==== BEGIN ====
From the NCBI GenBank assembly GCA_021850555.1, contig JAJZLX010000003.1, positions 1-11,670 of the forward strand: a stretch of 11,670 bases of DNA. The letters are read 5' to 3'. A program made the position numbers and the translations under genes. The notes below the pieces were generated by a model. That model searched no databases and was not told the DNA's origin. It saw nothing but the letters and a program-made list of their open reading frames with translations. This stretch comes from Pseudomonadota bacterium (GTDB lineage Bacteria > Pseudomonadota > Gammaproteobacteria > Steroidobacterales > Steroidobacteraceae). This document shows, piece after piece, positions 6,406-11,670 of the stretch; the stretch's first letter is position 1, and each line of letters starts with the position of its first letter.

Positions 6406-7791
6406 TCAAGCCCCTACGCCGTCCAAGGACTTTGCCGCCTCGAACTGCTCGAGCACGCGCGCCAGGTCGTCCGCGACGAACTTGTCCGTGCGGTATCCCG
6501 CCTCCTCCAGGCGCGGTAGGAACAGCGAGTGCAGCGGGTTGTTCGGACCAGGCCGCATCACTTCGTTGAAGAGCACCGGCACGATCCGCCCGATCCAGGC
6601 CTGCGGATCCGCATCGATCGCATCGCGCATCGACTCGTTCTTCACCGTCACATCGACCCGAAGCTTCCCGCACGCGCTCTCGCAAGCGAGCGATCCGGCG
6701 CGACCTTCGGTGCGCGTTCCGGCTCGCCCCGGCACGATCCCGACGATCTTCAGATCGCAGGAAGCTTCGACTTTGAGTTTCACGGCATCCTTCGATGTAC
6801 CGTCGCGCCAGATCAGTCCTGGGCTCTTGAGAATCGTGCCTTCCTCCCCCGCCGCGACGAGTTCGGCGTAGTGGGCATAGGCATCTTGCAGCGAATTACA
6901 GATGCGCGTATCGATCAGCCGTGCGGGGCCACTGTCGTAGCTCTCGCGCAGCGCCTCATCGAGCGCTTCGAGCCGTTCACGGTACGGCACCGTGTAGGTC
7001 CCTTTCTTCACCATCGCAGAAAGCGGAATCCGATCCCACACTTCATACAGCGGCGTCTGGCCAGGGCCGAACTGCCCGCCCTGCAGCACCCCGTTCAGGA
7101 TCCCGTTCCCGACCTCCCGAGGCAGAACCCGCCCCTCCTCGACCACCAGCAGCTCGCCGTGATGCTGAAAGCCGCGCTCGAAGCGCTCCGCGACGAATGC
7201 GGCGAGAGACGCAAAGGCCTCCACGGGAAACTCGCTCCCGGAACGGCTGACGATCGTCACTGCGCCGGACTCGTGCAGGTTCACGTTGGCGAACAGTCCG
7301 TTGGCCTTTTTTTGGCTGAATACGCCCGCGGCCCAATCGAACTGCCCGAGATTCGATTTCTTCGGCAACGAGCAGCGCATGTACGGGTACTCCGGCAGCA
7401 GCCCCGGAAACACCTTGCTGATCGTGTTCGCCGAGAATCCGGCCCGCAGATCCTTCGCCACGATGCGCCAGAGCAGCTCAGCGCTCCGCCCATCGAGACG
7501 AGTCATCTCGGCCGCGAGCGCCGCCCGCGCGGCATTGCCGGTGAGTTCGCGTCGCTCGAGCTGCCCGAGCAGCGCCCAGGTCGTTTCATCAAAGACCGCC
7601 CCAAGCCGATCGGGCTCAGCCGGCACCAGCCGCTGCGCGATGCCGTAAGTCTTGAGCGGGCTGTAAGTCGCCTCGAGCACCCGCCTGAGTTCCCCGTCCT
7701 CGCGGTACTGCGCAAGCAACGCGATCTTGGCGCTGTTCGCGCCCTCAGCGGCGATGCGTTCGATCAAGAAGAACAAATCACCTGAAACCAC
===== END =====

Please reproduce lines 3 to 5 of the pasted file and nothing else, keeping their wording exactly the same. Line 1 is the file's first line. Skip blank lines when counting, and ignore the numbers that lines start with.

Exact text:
6406 TCAAGCCCCTACGCCGTCCAAGGACTTTGCCGCCTCGAACTGCTCGAGCACGCGCGCCAGGTCGTCCGCGACGAACTTGTCCGTGCGGTATCCCG
6501 CCTCCTCCAGGCGCGGTAGGAACAGCGAGTGCAGCGGGTTGTTCGGACCAGGCCGCATCACTTCGTTGAAGAGCACCGGCACGATCCGCCCGATCCAGGC
6601 CTGCGGATCCGCATCGATCGCATCGCGCATCGACTCGTTCTTCACCGTCACATCGACCCGAAGCTTCCCGCACGCGCTCTCGCAAGCGAGCGATCCGGCG